Postby Scooter57 » Sun Apr 07, 2013 2:08 pm

If the Vanguard study was based on the assumption that stocks will yield 10% and bonds 6% over the retirement period, then it is seriously misleading, since Vanguard's spokespeople are now telling investors to expect roughly 1.7% from bonds and 3-7% from stocks over the next ten years.

It always bothers me when people cite academic or industry research papers to support a position. I read, analyze, and comment on academic and industry research for a living, and what I've learned over the years is how flawed the underlying assumptions and statistical analysis are in many papers that are routinely cited as gospel. When you go back and read the whole paper, not the abstract, you may find that the study doesn't hold up at all when looked at in light of new information we know today. For example, many studies purporting to show that "high fat" diets cause heart disease were conducted in subjects eating diets full of carbohydrates and large amounts trans fat, both of which we now know can raise the risk of heart disease through mechanisms independent of any saturated fat in the diet. Saturated fat might cause health problems, but that often-cited research doesn't actually prove that it does.

So before you base your investment plans on any academic study you have to take a deep breath and look at the underlying assumptions, methodology, and data used to come up with the result. Then you have to look at who is promoting the study and what they have to gain by publicizing it. Do they earn more when you are convinced by the research? If so, it doesn't mean that the research is wrong, but it does mean that you need to look at more than those few studies in forming your investment strategy.
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Re: Why do investors chase dividend paying strategies

Postby bertilak » Sun Apr 07, 2013 2:15 pm

MCSquared wrote:http://www.advisorperspectives.com/newsletters12/The_Superiority_of_Dividends.php

I'm a little fuzzy on how they account for the selling of assets in the high-E/P strategy when creating their charts. Look at this chart:

Image

The paper says
we see that a high-dividend strategy differs from a high-E/P strategy primarily
in that the higher dividends are comparable to a cash payment, in return for which we give
up potential price appreciation.

Does the loss of potential include the fact that dividends were not reinvested? Seems like that would be a flaw in their reasoning, but I couldn't find an explicit statement addressing the following...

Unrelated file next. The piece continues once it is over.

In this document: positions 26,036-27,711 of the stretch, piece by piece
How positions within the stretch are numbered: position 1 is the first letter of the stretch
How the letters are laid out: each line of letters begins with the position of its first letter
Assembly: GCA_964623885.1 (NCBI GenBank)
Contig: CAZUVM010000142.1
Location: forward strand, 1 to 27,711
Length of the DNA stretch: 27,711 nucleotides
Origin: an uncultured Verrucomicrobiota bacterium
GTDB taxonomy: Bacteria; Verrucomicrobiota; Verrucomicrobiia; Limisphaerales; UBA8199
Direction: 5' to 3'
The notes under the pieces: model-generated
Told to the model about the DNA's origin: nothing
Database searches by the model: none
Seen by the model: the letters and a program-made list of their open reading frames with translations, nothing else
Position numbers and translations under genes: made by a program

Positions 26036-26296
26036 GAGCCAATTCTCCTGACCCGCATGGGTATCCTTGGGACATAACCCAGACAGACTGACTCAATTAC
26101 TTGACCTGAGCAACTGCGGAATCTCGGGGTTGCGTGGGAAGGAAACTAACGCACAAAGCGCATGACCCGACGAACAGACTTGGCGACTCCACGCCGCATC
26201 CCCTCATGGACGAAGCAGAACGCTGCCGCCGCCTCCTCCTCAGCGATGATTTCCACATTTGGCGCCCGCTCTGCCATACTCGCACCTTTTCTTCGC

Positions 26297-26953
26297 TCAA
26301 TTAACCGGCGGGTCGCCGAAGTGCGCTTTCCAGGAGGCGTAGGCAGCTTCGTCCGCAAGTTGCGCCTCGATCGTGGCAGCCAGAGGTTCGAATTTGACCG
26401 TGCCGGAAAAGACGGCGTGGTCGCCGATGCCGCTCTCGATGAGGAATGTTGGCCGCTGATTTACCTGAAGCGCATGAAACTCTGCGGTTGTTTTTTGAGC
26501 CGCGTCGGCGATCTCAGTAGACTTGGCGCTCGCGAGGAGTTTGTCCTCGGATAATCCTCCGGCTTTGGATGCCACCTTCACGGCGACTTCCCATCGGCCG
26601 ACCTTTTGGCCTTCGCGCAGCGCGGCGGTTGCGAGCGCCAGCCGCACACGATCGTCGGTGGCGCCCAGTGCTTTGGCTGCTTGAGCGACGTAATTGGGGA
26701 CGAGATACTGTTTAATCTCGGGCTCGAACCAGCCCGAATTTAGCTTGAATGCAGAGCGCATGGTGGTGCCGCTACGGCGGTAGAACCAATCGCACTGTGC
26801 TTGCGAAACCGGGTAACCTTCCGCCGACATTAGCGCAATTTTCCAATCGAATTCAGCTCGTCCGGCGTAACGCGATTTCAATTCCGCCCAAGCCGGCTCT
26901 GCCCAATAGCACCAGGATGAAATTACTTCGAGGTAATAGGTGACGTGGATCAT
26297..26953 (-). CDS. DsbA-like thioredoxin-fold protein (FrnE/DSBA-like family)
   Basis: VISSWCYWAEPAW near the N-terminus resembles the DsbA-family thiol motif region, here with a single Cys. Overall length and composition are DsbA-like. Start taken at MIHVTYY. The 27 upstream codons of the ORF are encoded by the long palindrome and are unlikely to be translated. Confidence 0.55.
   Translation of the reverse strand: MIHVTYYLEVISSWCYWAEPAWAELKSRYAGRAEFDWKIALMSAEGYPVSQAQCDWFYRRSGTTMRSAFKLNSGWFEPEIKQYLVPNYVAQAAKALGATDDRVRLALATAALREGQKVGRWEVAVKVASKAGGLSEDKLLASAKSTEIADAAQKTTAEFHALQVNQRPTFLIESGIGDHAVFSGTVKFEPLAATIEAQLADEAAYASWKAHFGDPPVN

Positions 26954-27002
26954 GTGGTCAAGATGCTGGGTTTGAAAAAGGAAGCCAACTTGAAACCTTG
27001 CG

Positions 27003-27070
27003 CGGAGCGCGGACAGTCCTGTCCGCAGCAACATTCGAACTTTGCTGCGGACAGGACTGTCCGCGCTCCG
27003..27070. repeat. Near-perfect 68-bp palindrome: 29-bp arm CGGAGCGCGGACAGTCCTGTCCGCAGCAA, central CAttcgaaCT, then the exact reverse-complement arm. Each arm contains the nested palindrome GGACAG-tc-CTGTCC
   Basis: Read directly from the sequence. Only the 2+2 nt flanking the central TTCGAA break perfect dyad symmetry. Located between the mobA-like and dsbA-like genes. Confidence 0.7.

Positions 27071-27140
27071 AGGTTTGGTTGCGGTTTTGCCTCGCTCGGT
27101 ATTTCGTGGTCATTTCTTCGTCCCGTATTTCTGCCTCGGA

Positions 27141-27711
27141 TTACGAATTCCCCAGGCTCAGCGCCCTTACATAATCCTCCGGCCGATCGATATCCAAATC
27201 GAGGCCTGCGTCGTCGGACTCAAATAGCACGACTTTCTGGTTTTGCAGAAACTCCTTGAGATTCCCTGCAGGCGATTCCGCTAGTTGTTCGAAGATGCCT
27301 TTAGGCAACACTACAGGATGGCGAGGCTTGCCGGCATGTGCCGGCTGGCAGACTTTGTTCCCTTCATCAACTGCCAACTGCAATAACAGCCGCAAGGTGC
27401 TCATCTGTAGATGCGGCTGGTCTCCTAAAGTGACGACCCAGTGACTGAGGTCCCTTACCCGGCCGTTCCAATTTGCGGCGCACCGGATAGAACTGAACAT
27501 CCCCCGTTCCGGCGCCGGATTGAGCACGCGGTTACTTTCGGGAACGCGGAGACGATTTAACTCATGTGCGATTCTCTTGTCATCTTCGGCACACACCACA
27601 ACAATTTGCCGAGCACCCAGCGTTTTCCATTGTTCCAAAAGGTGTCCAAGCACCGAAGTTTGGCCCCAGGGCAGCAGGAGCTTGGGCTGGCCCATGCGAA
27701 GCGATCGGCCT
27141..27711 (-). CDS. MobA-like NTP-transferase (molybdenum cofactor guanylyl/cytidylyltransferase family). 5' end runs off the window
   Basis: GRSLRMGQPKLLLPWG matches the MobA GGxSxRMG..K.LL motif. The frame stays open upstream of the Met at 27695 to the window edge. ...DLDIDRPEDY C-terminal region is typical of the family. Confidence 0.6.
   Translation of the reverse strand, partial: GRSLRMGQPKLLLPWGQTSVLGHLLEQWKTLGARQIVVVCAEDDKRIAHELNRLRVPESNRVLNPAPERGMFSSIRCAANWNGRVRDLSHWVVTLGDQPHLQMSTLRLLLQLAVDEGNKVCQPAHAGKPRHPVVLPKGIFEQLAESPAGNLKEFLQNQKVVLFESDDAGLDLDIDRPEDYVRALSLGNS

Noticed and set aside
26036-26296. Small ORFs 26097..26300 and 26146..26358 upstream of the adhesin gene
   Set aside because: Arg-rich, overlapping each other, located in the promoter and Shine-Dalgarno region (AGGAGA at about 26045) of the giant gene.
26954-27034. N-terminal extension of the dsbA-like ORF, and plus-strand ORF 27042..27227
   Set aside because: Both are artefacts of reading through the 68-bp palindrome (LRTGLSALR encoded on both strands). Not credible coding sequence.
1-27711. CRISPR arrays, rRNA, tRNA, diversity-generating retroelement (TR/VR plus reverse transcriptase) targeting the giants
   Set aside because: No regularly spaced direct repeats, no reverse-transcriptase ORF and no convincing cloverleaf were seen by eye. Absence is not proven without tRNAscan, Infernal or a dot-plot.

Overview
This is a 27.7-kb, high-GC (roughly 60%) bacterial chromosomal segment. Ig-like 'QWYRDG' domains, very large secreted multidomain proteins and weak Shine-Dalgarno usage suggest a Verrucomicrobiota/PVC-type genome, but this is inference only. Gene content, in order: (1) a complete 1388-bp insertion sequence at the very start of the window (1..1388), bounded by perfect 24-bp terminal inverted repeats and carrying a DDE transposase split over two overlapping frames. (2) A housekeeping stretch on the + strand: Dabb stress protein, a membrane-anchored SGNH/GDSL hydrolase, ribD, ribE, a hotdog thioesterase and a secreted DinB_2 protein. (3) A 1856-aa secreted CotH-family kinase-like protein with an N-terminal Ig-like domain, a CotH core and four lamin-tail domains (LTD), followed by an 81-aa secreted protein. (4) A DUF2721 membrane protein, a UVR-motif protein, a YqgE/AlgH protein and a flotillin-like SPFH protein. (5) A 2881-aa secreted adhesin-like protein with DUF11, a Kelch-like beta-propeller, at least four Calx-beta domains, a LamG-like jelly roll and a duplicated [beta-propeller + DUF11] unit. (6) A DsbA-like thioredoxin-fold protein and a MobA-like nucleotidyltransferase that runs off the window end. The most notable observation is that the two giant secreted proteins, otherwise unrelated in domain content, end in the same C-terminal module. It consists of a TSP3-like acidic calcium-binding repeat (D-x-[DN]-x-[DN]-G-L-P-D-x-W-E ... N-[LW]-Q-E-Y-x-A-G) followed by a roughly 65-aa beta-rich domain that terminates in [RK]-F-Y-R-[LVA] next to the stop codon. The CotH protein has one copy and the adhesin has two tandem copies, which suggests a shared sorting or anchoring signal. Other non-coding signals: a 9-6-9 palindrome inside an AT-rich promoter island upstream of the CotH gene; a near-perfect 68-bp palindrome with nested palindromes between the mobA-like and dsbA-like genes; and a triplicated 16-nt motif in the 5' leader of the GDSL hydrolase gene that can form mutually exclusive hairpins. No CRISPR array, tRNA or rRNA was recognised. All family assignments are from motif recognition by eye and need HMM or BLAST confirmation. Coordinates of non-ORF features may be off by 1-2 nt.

1. Are they taking an equal amount of cash out of both portfolios? Or is the red line high simply because they are NOT taking any cash from the High-E/P portfolio?
  2. Are they reinvesting dividends, which I presume are being paid in both portfolios, even if at different percentages?
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Re: Why do investors chase dividend paying strategies

Postby Ketawa » Sun Apr 07, 2013 2:27 pm

MCSquared wrote:I am not sure the case is as open and shut as you are stating. Why is it that only one strategy is correct? Here are a couple of articles from Geoff Considine that contradict the Vanguard paper:

http://www.advisorperspectives.com/news ... rategy.php

http://www.advisorperspectives.com/news ... idends.php


I only skimmed the articles, but I see a few issues.

In the first article, the author concludes that:

Research shows that value-oriented companies operate differently than companies that pay low or no dividends.
...(snipped)...
To express this another way, the trends in relationships among management, analysts, and investors make high-quality, low-beta, dividend-paying stocks more attractive than growth-oriented stocks. As such, an income-focused portfolio that emphasizes less glamorous equity sectors and corporate bonds provides a compelling choice.


This works better as an argument for value stocks, not dividend stocks. Dividend yield is not the preferred way to invest in value stocks since it returns less that book to market, it's less stable than book to market resulting in greater turnover, and it is not tax-efficient. Like RM pointed out, there's nothing in the paper about tax efficiency, either.

I'm also not very convinced by his two Monte Carlo portfolios. Portfolio #1 is 50% equities and it overweights small caps and emerging markets, holds QQQQ (!!!), and has 10% in commodities. He also uses a couple very expensive ETFs, EFA and EEM, when far better alternatives are available. Portfolio #2 basically exchanges all the equities for sector bets, probably has a higher allocation to domestic stocks since half the equities are U.S. only while the other half are both U.S./intl, and it exchanges the commodities and ST govt bonds for high yield bonds. I'd say that it's very difficult to draw any conclusions on what to expect with these portfolios, even with a MC analysis. If you're looking to make a fair comparison, why would you use Portfolio #1 which has serious issues IMO instead of something like Taylor's Three-Fund Portfolio? Or, you could compare Portfolio #2 to other ways of getting a small value tilt, like a portfolio holding VBR, VSS, EFV, etc.

Regarding the second article...ok he's addressing the "BtM is better than dividend yield" point. So he's mainly concerned about the return difference, but still doesn't say anything about tax efficiency. I'm not an expert on options but I know a little. I don't understand the nuances of the author's position in saying that a covered call position is similar to a dividend-paying stock.